Sunday, June 5, 2011

Recipe #65: Mustard greens with dried scallops (干貝芥菜)

Mustard greens have a mix of spiciness and bitterness. As such, I usually don't eat a lot of it. However, the large-sized Chinese mustard greens are the only variants that I will eat. Not only because there is a hint of sweetness in the bitterness, but also that the dried scallop improves its taste.

In Chinese folklore, mustard greens is often called the "vegetable of long life." As such, this dish is often served at Chinese New Year or formal gatherings. This is because the festive dishes are elegant, which the scallops add to. In restaurants, there is usually no scallops, so most Cantonese restaurants will offer mustard green.


1. 1 bunch mustard greens
2. Dried scallops, soaked in 1/2 c. water
3. 1/2 tsp. light color soy sauce, 1 Tbs water
4. salt to taste
5. 1 Tbsp. cooking oil
6. 2 tsp. cornstarch


1. Soak dried scallops in water.
2. When scallops are soft, rub them apart, keeping the water (with the aroma of scallops).
3. Slice mustard greens into large chunks, and boil them till tender and drain.
3. In a saucepan, add cooking oil. When it is hot enough, add mustard greens.
4. Quick stir, then add salt and sautee.
5. Trans vegetables to plate.
6. Mix light color soy sauce, water and cornstarch well.
7. Pour the water (with the scallop aroma) in fry pan, sprinkle a little salt, and add cornstarch mixture, and bring it to a boil. It should result in a thick gravy.
8. Pour scallop gravy on mustard greens, serve hot.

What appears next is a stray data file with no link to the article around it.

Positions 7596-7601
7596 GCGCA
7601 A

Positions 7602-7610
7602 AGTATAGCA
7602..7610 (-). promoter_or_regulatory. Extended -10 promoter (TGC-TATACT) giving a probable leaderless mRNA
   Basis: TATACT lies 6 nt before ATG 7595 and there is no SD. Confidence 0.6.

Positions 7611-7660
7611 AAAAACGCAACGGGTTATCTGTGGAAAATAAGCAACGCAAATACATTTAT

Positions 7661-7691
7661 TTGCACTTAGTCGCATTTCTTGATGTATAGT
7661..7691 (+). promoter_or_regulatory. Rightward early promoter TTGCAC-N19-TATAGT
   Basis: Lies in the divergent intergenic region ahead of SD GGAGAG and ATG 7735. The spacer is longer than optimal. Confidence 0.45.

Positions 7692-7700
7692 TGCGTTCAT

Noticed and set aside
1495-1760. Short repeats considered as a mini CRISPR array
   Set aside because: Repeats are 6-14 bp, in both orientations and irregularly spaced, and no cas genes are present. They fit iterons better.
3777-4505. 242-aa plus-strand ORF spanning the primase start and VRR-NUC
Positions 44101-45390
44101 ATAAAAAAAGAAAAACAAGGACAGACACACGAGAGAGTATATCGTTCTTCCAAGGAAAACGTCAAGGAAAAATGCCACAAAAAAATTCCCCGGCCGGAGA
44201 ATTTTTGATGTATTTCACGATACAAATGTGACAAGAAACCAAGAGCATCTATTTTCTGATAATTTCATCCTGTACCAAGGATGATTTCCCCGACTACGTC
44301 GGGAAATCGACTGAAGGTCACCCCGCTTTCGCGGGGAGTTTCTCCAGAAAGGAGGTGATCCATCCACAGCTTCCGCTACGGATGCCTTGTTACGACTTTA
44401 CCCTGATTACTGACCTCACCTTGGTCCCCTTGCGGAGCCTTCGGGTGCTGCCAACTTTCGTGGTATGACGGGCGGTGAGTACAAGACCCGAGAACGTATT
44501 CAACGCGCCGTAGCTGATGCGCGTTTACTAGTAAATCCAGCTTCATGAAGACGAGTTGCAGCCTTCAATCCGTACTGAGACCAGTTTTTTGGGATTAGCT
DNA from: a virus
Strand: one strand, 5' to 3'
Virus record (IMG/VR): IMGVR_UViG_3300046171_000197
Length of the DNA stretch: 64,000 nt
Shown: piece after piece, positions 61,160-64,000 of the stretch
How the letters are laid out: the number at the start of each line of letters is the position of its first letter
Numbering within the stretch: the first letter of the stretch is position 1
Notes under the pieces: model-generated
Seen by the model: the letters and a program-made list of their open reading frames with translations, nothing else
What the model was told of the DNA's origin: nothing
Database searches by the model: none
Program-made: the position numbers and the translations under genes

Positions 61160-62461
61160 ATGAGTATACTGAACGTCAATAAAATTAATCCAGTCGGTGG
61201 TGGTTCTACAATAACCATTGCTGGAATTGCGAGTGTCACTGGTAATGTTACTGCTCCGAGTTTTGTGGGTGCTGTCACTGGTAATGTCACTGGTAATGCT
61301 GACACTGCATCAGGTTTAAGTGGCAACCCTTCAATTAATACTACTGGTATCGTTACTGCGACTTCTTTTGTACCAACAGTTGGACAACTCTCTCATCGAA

1. A brief boil is adequate; you don't want to cook it too much, or the tenderness will be gone. The color will also be worse.
2. The reason for the boil is to remove the bitterness, which makes the taste less palpitable; I recommend not against frying it.

Friday, June 3, 2011

Recipe #64: Stuffed luffa (絲瓜) with dried scallops

Taiwanese-born people, especially girls, are known to love luffa. Not only for its texture, but also for its skin-beautifying properties. In warmer weather, eating luffa can help balance the body. As such, one cannot grow so much pimples.

In the event where pimples do appear, it is a common practice to cut off a luffa, and attach a bottle to collect the sap, which would then applied to the face a bit every day. Even if there are a lot of pimples, they would be quickly cured.

One of my mother's college roommates had a bunch of pimples. She used this method; not only did her pimples disappear, her skin also became soft and fine, and also very beautiful. In the heart of Taiwanese girls, the luffa is a legend.

Of course, the luffa is used in many recipies...


1. 2 dried scallops
2. 8 oz. ground pork
3. 1 large luffa, peeled
4. 3 dried mushrooms
5. 1/2 egg white
6. 1 tsp. minced ginger
7. 1 Tbsp. chopped green onion
8. 1/2 tsp. salt
9. 1 Tbsp. soy sauce
10. 1/2 Tbsp. sake or cooking wine
11. 1 1/2 Tbsp. cornstarch


1. Cut luffa into 1" sections.
2. Soak dried mushrooms and scallops in separate bowl.
3. Chop mushrooms when soft, and rub scallop apart.
4. Add mushrooms, egg white, ginger, green onion, salt, and sake into ground pork, and mix well with hand.
5. Remove the center of the luffa (keep a small part of the bottom), and fill with pork mixture.
6. Arrange stuffed luffa on plate, and steam for about 15 minutes.
7. Mix soy sauce and scallops with 1 Tbsp. water and steamed juice, and bring it to a boil. It should result in a thick gravy.
8. Pour the gravy over luffa and serve.


1. Round (not the ones with jagged edges) luffa works best with this recipe.
2. This is one of the higher-class dishes, so it is usually served at parties with important guests. Otherwise, the scallops are not included. Speaking of which, dried scallops are often sold in Japanese medicine stores.